Posttraumatic stress disorder: Prevalence, stress hormones and metabolism

G.J. de Vries

Research output: PhD ThesisPhD-Thesis - Research and graduation internal

Abstract

The primarily aim of this thesis was to increase our knowledge of the posttraumatic stress disorder (PTSD) and its association with cardiovascular disease (CVD) and/or other physical conditions. This is important, because patients with PTSD are observed to have a considerable higher risk for developing CVD and to die at early age due to CVD, irrespective of other co-existing psychiatric disorders such as depression. First, we investigated the disease burden or lifetime prevalence rate of (potential) traumatic events and PTSD in the Netherlands. Second, we investigated the neurobiology of the endocrinological stress response (HPA- and HPT-axes functioning) and the effect of trauma-focused treatment for PTSD on this stress response. Finally, we investigated the impact of PTSD on metabolism, particularly its effect on one-carbon, fatty acids metabolism, lipoproteins and body weight. Alterations in metabolism indicated by for instance lower LDL cholesterol, higher homocysteine and obesity are associated with higher risk for CVD. Moreover, we explored the relationship between the neuro-endocrine stress response and metabolism in PTSD patients. We hope that our efforts contribute to future precision medicine efforts to prevent and treat PTSD and the still growing burden of CVD morbidity and mortality in these patients.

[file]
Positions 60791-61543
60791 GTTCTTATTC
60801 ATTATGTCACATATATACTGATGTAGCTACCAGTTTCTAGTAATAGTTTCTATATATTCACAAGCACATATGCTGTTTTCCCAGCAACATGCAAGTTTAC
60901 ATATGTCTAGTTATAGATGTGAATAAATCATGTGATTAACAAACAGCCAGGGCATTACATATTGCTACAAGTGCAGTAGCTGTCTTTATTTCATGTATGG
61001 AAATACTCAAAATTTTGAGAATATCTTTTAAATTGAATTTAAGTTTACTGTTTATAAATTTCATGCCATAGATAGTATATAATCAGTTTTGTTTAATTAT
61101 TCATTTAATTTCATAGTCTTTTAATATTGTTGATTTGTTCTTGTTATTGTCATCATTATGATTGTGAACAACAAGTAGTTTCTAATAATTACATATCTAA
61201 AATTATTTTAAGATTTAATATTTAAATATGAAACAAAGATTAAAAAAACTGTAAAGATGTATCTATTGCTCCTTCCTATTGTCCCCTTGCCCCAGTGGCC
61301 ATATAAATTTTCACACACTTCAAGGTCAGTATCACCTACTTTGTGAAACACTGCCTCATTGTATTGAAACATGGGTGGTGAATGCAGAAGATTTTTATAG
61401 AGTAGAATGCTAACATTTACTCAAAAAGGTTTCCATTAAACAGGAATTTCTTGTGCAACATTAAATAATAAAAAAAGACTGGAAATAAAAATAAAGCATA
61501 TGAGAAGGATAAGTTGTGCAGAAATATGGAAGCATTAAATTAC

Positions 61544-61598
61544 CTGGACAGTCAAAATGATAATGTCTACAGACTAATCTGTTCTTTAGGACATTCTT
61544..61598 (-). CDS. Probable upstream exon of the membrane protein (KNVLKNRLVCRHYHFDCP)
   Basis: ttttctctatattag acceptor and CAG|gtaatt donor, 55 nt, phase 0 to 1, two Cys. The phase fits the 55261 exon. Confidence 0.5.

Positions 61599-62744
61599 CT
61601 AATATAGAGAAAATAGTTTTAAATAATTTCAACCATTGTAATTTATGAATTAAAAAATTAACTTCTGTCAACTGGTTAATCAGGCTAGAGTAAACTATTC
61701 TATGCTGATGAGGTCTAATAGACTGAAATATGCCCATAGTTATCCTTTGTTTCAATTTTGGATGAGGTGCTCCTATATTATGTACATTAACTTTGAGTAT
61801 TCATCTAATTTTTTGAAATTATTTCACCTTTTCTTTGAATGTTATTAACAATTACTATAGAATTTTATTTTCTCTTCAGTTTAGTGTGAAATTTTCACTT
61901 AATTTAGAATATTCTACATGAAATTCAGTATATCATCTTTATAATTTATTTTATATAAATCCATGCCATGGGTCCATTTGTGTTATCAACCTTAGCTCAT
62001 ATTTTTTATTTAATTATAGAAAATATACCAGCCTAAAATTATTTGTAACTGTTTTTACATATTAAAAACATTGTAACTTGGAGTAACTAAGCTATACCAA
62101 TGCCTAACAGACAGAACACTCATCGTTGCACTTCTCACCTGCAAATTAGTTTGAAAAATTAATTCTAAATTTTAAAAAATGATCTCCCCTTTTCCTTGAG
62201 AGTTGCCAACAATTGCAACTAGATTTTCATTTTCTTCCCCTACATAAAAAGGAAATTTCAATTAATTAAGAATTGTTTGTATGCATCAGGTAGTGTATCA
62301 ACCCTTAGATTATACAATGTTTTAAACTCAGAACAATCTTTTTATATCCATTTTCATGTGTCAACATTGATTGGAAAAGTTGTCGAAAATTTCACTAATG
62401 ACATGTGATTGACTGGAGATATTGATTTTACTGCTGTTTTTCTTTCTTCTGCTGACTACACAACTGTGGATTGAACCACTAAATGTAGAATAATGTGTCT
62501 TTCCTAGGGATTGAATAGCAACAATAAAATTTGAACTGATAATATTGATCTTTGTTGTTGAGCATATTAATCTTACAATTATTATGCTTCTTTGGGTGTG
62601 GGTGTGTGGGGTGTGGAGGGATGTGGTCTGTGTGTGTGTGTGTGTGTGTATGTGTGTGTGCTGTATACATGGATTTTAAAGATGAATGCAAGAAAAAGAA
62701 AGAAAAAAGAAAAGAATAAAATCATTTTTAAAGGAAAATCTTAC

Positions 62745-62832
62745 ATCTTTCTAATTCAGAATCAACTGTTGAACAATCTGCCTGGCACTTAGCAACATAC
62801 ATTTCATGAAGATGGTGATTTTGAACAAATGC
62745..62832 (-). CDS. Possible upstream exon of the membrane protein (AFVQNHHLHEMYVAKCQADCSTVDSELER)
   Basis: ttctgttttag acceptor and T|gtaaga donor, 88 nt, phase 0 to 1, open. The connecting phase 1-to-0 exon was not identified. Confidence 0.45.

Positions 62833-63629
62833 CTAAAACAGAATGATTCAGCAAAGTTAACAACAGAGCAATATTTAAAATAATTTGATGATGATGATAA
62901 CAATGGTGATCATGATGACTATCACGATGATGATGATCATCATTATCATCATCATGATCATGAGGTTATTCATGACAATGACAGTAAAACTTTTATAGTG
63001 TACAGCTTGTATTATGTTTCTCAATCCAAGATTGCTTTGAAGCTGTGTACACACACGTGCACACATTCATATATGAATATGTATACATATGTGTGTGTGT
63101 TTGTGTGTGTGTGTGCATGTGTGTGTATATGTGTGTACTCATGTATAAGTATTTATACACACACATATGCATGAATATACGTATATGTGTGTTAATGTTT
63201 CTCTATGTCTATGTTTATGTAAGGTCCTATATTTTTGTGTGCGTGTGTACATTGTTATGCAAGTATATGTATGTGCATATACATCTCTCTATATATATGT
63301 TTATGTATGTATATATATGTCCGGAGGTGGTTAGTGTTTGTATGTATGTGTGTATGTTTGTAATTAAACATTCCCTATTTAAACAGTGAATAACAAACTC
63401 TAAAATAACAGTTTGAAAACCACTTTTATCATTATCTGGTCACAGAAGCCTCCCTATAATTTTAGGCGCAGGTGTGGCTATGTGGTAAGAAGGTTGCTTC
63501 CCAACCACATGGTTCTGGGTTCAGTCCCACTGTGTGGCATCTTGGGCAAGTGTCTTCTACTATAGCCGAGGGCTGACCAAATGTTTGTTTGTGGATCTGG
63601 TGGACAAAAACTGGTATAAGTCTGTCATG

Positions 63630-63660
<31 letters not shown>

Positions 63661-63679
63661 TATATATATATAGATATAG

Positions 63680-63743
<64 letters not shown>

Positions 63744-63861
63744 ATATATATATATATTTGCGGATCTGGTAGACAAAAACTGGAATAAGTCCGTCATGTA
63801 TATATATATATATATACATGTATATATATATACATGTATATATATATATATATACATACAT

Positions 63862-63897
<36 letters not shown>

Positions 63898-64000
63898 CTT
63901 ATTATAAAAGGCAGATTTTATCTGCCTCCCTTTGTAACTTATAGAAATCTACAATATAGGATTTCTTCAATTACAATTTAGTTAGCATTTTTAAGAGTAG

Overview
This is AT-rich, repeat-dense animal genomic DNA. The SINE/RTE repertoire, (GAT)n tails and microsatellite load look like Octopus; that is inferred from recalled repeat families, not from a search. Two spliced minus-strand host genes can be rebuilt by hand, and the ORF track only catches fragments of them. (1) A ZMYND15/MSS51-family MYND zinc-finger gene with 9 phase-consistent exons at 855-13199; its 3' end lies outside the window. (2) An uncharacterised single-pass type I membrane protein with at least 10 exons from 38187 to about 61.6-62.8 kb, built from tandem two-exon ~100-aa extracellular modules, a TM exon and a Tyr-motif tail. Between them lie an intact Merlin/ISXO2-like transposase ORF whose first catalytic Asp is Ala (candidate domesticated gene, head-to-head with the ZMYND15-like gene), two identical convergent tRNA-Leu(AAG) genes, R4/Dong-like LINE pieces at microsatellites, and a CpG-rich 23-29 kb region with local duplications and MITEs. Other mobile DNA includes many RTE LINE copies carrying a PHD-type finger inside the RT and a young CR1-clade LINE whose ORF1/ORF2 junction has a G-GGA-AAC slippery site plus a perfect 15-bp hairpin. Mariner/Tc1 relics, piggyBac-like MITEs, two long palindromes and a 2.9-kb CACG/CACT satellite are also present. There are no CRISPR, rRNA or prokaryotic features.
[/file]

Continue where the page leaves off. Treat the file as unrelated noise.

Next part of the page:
Original languageEnglish
QualificationDoctor of Philosophy
Awarding Institution
Supervisors/Advisors
  • Olff, Miranda, Supervisor
  • Mocking, R.J.T., Co-supervisor, External person
Award date29 Nov 2019
Publication statusPublished - 2019

Cite this